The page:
In addition, the Unified School Districts of Kansas levy 20 mills for the school general fund. Capital outlay and local option budgets are levied as necessary.
After the local government budgets are published and meetings are completed in August of each year, the county clerk computes the final mill levies for each tax unit and certifies the tax roll to the county treasurer for collection.
Except for motor vehicles, personal property taxes are the responsibility of the owner of record on January 1 of each year.
Property is not prorated on the tax roll when acquired and is not prorated off the tax roll when disposed of (K.A S. 79-309). The only exceptions to this are for motor vehicles and when taxable property becomes exempt or exempt property becomes taxable.
Yes, if you close your business or sell all of your taxable personal property you must file a form the following year so we can remove you from the tax roll. The Appraisal Office cannot remove property from the tax roll without a signature on file from a taxpayer verifying that the property is no longer owned by them.
The full amount or the first half of the taxes for personal property assessed on the tax roll is due by December 20th each year. The second half of the taxes are due by May 10th of the following year.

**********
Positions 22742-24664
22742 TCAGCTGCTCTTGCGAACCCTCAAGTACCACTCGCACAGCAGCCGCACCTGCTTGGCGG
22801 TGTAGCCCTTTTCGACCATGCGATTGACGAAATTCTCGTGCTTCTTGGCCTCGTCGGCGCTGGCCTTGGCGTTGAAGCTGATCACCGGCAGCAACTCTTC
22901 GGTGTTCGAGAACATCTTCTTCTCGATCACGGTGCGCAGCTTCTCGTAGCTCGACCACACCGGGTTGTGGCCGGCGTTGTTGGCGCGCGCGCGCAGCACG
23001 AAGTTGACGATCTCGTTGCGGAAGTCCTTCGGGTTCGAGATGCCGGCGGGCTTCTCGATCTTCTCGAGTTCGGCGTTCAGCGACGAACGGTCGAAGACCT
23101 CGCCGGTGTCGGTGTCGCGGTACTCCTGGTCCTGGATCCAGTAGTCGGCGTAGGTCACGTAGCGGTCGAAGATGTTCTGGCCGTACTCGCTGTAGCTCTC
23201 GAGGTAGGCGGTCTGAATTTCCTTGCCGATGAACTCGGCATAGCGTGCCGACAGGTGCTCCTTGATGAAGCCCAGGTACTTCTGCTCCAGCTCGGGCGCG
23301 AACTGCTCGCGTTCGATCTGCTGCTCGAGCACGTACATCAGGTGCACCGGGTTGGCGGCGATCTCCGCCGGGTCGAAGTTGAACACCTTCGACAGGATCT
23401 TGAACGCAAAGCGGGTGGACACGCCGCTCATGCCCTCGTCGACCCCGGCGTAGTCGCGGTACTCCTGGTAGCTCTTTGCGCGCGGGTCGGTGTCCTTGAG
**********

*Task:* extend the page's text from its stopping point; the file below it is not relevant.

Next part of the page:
If the first half of the personal property taxes are not paid by December 20th, then the full amount becomes due immediately and you no longer have the option of paying the second half by May 10th.
Taxes for motor vehicles that are registered with a tag weight of 12,000 pounds or less and taxes for Kansas RV titled recreational vehicles, are due in full at time of registration or renewal. [K.S.A. 79-5107, 5119]
Whenever the aggregate amount of tax owed for tangible personal property by any taxpayer is less than $5, the tax is cancelled and no personal property tax statement is issued. This applies only to the tax amount due, not the value of the personal property. [K.S.A. 79-344]
The county appraiser can answer taxpayer's questions concerning the classification and valuation of property. The county treasurer can answer questions about a tax bill or tax payment. The county clerk can answer questions regarding mill levies (tax rates) for taxing districts (tax units).